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Franklin Habit
Designer, teacher, author and illustrator Franklin Habit is the author of It Itches: A Stash of Knitting Cartoons (Interweave Press, 2008). His newest book, I Dream of Yarn: A Knit and Crochet Coloring Book was brought out by Soho Publishing in May, 2016 and is in its second printing.

He travels constantly to teach knitters at shops and guilds across the country and internationally; and has been a popular member of the faculties of such festivals as Vogue Knitting Live!, STITCHES Events, the Madrona Fiber Arts Winter Retreat, Squam Arts Workshops, Sock Summit, and the Taos Wool Festival.

Franklin’s varied experience in the fiber world includes contributions of writing and design to Vogue Knitting, Yarn Market News, Interweave Knits, Interweave Crochet, PieceWork, Twist Collective; and regular columns and cartoons for Knitty.com, PLY Magazine, Lion Brand Yarns, and his popular “Fridays with Franklin” feature for Skacel Collection. Many of his independently published designs are available via Ravelry.com.

He first became known as the writer of The Panopticon (presently on hiatus), one of the most popular knitting blogs on the Internet. Readers worldwide continue to drop in for a mix of essays, cartoons, and the adventures of Dolores the Sheep.

Franklin lives in Chicago, Illinois, cohabiting shamelessly with 15,000 books, a Schacht spinning wheel, three looms, and a colony of yarn that multiplies whenever his back is turned.

For more about Franklin go to franklinhabit.com, @franklinhabit on Twitter, @franklin.habit on Instagram, or through his Facebook page at facebook.com/fhabit



STITCHES Midwest 2016 Classes
Back To STITCHES Midwest 2016 Class List

NEW
Thursday 1:30 pm - 4:30 pm     SOLD OUT
5271 Intermediate Now You See It, Now You Don't: Shadow Knitting Color and texture meet and mingle with startling results in the subtle, intriguing fabrics created by shadow (also called “illusion”) knitting. Stripes, garter stitch, and stockinette combine to create patterns that appear or vanish depending upon the angle of view–perfect for hiding secret messages in your work. We will not only learn the technique (including simple chart reading), but will also investigate methods for designing shadow patterns, and play with creating our own charts for custom projects.
Thursday 8:30 pm - 9:30 pm
No skills required B is for Purl: A Brief History of the Knitting Pattern In the beginning, there was knitting; and it was good. Then came knitting books, and they were good. Except when they weren’t. In this lighthearted, lavishly illustrated talk, learn about where, when and how the first printed knitting patterns appeared;  hear the stories of the pioneering women who made their fortunes catering to the first generations of leisure needleworkers; marvel at spectacular examples of primordial errata; and experience the many joys (and otherwise) of bringing nineteenth-century designs to life.

Note: This presentation is free to registered attendees (anyone paying for a class or special event). Your badge will get you in.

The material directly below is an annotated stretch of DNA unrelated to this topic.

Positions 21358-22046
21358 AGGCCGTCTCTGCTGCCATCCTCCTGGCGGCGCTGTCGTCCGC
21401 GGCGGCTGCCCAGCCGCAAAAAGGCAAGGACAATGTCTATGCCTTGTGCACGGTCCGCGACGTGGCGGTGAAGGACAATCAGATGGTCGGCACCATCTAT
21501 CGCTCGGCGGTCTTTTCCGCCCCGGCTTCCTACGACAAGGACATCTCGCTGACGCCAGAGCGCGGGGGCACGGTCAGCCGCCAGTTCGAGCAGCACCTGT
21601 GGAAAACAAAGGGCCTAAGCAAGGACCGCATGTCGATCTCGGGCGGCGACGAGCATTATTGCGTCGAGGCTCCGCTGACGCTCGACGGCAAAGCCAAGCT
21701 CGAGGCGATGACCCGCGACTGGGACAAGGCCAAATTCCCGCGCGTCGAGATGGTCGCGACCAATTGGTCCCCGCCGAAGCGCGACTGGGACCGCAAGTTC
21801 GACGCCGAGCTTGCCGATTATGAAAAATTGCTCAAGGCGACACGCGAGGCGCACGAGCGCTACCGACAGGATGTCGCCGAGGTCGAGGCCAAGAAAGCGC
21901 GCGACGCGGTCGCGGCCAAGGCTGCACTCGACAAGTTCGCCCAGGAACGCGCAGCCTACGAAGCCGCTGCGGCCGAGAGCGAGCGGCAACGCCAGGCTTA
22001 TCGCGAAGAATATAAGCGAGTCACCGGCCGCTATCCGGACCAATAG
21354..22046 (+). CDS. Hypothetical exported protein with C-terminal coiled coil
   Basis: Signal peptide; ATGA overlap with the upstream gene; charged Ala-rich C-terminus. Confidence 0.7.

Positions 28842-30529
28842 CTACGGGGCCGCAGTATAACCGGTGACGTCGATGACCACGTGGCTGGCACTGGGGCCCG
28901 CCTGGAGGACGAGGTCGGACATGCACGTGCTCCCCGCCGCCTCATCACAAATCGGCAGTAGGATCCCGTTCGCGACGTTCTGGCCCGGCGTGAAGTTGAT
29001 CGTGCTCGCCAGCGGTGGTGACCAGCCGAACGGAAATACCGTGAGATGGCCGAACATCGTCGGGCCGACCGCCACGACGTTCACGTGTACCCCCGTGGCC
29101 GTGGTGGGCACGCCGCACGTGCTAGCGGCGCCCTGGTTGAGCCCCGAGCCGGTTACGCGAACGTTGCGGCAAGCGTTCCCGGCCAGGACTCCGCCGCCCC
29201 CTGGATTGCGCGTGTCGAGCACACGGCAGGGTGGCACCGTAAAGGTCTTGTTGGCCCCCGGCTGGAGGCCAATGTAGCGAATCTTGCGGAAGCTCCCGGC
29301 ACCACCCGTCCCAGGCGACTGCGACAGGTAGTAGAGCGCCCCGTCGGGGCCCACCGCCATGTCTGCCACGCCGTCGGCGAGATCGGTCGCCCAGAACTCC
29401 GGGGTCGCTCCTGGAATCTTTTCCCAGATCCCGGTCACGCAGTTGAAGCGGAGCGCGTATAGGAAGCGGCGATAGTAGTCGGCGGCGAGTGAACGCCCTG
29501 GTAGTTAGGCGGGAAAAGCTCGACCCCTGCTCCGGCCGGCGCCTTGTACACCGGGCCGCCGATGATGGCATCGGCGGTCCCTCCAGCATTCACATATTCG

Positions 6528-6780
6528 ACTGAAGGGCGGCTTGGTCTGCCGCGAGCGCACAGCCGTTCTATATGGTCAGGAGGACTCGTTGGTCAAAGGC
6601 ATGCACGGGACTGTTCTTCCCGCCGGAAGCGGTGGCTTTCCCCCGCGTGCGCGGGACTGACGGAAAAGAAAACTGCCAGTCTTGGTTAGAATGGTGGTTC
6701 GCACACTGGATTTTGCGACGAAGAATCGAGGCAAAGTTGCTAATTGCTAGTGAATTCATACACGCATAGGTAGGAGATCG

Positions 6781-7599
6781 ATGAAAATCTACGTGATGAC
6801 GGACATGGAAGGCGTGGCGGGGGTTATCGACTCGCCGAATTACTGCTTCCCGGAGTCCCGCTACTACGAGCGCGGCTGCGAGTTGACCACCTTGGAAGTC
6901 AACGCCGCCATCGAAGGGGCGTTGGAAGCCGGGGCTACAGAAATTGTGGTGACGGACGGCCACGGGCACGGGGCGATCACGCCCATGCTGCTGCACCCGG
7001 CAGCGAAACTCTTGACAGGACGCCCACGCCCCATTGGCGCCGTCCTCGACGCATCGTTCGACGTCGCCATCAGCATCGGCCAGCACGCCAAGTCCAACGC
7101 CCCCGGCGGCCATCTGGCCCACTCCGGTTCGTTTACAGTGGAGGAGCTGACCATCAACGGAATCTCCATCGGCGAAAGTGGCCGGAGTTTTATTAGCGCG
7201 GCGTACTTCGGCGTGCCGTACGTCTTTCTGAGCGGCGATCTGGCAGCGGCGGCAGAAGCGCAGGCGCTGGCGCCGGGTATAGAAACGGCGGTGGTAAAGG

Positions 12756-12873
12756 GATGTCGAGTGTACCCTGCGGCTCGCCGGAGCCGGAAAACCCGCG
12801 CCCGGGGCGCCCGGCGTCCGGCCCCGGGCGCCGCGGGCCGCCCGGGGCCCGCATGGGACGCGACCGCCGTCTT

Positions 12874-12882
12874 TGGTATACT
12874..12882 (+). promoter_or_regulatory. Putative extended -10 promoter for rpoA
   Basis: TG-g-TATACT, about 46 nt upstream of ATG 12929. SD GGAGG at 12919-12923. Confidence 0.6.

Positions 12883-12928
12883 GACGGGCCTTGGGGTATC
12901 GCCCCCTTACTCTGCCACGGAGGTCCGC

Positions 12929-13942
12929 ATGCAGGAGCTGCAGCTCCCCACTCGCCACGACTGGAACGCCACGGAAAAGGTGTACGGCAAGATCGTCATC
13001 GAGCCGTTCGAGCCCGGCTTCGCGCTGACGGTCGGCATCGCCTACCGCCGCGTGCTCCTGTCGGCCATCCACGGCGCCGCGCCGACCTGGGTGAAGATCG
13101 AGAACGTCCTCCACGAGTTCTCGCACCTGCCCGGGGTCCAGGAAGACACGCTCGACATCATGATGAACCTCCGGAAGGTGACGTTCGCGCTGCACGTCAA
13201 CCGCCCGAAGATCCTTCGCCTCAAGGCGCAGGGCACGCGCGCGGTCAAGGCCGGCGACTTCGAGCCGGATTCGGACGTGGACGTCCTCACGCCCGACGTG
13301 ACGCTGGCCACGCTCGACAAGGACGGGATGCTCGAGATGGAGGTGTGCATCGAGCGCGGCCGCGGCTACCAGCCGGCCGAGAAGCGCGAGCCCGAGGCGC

NEW
Friday 2:00 pm - 5:00 pm     SOLD OUT
5270 Intermediate A Sense of Proportion: A Glorious Compendium of Methods for Knitting without Tapes and Rulers A tape measure is wonderful thing. So is a knitting pattern. But have you dreamt of being freed from both, and working your way from cast-on to finished garment using neither one nor the other? You can. The history of knitting is full of time-tested methods for using the proportions of the human body–and of the knitting itself–to determine stitch counts, shapings, and measurements to yield garments with a custom fit. In this class–part lecture, part practice–students will learn about useful relative proportions of the human body, as well as formulae and folklore for hats, mittens, socks, shawls, and fitted upper garments. And yes, you’ll need a tape measure…but not for long.
Saturday 2:00 pm - 5:00 pm     SOLD OUT
6124-2 Intermediate Weave the Center, Knit the Edge: The Ligeia Stole Workshop (Part 2) The Ligeia Stole brings together two ancient arts—weaving and knitting—to create a finished piece that's both striking and elegant. In this full-day workshop, designers Franklin Habit and John Mullarkey will guide you through all the necessary steps, from weaving and joining the beautifully patterned elements of the pin-woven center; through the knitting-on of the matched lace edging. You won't believe how simple the tools and techniques are, and how quickly your own treasured stole will come together. No previous weaving experience is required!
Note: This is a two-part class, you must also sign up for 6124-1 with John Mullarkey on Saturday AM. You cannot take one part without the other.
You must be comfortable knitting from lace charts.
NEW
Sunday 8:30 am - 11:30 am     SOLD OUT
3065 Intermediate Working with Antique Patterns Don't let the tiny type and archaic language fool you — there's a gold mine of beautiful, functional designs waiting to be discovered within the pages of Victorian and Edwardian books and magazines. In this session, we'll discuss the history of patterns; the selection of appropriate yarn and needles; methods for deciphering and trouble shooting, and 'reverse engineering' from photographs and pieces. You don't need to be a historian or re-enactor to enjoy this class — just a knitter with a curious mind.
Sunday 1:30 pm - 4:30 pm     SOLD OUT
7089 No skills required Photographing Your Fiber Bring your own camera and a project or two, and learn the basics of lighting, depth of field, styling, and common fiber-photography problems like capturing true color, capturing stitch definition, and photographing lace. We will also learn how to make a light box at home, cheap! No prior knowledge of photography necessary. The emphasis will be on getting the best possible shots using your camera.



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